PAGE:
A Year of Learning Guitar
In December 2018, I was at my parents house for the holidays. My dad has a bunch of guitars lying around, so I picked one up and started practicing. I had tried to learn several times in the past, so I knew a few of the basics, but I could never stick with it. But this time I tried to focus on enjoying the training- seeing if I could get my fingers to gain strength and accuracy. I felt committed enough that I decided to journal my progress. Here are my notes, along with some clarifications.
Basic chord shapes. Tried to learn how to do barre chords.
It was very challenging to use my finger as a bar, but progress came relatively quickly (although painfully) which helped motivate me. I’m still not that great at them, but it was nice feeling like I made progress on an advanced skill early on.
Basic major scale stuff. Tried to memorize patterns. It was boring. Found out about intervals and how they appear as shapes on the fretboard, and thus how you can see how the scale is constructed instead of memorizing. Game changer.
I had very little background in music theory, so seeing the logic of it come through on the guitar was amazing to me. It finally felt accessible. During January and Febuary, I watched tons and tons of youtube videos on music theory in general and how it related to the guitar.
One thing I wanted to understand early on: how do expert guitarists and musicians operate? Even if I won’t get there myself for quite some time, I wanted to know what I was moving towards, and strumming the same chords over and over again definitely wasn’t it.
I sent this message to my brother:
“Ok guitar is really starting to click for me. It’s very exciting. Last weekend I started hearing about scales and wanted to learn; so I watched some vids and they told me to memorize these major scale patterns (7 of them). So over the week I started memorizing but it was kind of tedious so I got bored and tried to think about just being able to conjure up the patterns by thinking about the steps through the major scale. And that was easier to think about than memorizing so I tried that for a while. And then the stuff I was reading mentioned the minor pentatonic as a popular scale so I tried to learn that. But obviously the step sizes were different, so I thought I should stop thinking about steps and start thinking about the actual intervals from the root note. And then I figured out that if I can visualize all of the intervals relative to some root, then it’s easy to walk the scale as long as I know which intervals are in the scale. So I got better at knowing their locations, and then I tried a minor scale which wasn’t so bad; just a few differences than major, and then I strummed an e minor chord and then in rhythm tried to play a note or two from the scale, which sounded solid, and then tried to string a few more notes together from the scale, and then aha! It sounds approximately like someone playing guitar!”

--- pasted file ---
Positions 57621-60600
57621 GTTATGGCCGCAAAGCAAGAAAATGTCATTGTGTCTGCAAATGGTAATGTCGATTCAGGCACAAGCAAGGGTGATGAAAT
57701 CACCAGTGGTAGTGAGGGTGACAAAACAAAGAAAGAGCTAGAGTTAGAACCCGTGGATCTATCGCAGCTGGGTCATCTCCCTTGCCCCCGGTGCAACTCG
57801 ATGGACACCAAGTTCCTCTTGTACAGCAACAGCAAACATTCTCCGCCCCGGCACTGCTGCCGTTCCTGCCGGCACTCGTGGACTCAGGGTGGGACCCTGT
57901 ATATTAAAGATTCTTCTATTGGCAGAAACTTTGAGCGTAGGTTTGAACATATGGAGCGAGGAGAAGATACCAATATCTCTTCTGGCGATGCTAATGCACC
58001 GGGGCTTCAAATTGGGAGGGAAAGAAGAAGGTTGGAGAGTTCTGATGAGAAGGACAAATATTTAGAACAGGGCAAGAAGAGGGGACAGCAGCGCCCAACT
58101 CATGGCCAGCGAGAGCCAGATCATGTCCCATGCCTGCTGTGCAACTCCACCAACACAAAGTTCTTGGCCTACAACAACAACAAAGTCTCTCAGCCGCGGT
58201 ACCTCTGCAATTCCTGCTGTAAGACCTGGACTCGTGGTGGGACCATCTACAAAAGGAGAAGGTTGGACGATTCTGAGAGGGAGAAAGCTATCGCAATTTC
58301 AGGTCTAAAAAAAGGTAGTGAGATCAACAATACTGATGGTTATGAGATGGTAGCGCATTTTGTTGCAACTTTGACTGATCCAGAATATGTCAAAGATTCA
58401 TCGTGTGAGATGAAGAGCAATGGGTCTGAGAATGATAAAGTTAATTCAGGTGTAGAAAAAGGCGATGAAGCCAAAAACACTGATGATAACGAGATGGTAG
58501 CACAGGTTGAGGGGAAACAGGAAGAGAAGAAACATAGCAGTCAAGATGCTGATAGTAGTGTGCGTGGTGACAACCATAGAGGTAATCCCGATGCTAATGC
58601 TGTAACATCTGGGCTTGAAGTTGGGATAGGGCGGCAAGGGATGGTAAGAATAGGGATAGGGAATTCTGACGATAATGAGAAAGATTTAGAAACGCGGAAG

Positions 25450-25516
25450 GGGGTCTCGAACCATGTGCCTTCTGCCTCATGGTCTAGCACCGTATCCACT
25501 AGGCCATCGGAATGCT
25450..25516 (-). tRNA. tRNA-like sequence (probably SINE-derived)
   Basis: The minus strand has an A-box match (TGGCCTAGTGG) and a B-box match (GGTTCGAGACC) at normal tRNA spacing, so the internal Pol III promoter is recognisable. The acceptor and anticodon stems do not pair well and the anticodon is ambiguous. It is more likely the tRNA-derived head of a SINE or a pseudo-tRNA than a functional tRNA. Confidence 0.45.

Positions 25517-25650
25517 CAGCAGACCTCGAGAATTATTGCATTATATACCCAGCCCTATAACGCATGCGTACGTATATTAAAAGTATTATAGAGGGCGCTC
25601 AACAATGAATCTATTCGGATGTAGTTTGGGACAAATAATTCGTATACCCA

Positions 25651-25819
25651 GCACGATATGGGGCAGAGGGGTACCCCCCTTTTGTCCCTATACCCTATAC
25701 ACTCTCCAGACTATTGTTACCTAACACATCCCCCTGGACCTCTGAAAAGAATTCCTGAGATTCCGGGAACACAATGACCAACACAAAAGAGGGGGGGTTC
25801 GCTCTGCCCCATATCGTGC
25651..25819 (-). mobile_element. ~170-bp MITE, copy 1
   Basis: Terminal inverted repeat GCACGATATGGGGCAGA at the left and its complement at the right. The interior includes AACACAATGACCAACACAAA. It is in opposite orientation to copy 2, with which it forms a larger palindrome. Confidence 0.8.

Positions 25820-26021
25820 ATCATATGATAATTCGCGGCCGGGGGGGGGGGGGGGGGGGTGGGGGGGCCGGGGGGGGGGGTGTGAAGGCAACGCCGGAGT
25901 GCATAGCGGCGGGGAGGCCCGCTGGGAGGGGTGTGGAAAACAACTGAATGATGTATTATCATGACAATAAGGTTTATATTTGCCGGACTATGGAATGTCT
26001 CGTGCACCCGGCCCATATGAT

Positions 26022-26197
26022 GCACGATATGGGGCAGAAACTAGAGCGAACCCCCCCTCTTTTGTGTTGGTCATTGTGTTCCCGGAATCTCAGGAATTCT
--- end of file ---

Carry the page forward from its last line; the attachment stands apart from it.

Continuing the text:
Started doing ear training to learn to recognize intervals by sound.
I used the fantastic and free Functional Ear Trainer app. I ended up doing it pretty consistently for a few months and I got a good basic foundation in note recognition.
I also learned that there’s really three different kinds of ear training:
First, you could try learning pitches of notes in some absolute sense (i.e, this note sounds like a C#). But this is actually very hard or impossible to learn as an adult, and not that useful anyway.
Secondly, you can learn intervals between notes (i.e., these two notes sound like they differ by a major second). This is more useful and definitely doable.
Thirdly, you can learn intervals relative to some root, by first getting a sense of the key you’re in (i.e., this sounds like a perfect fifth relative to the root of the key I’m in). This is the easiest method to learn and probably also the most useful, because it allows you to transcribe whole melodies and pick out chords, once you’re properly oriented in the key.
Bought a guitar.
I got a lightly used 2017 White Mexican Strat. :) I told myself that if I was able to keep up regular practice for a month, I would go for it. And I did!
Started using a pick
I was initially a bit overwhelmed by all the different pick types and sizes available, but once I picked one and stuck with it I got comfortable fairly quickly.
Tried to mix up picking and open chord playing
Didn’t have much initial success with this
Small victory- when I make a G major chord my pinky is now happy enough curling insteading of wanting to flatten out
Starting to pick out simple melodies by ear
I was able to do this from a combination of ear training and learning a major scale, and a good amount of practice.
Lots of music theory learning. Learned about chords diatonic to the major scale and scale degrees.
This blew my mind once I understood it. The chords commonly used with a certain key are made up of the notes in the key! They aren’t randomly picked- they come from the same limited palette of notes that the melody comes from, and the chords are just each subsequent combination of ‘note, skip, note, skip, note’ from the scale- i.e. each 1st, 3rd, and 5th. Sometimes the 3rd happens to be major, and sometimes minor, which changes the nature of the chord.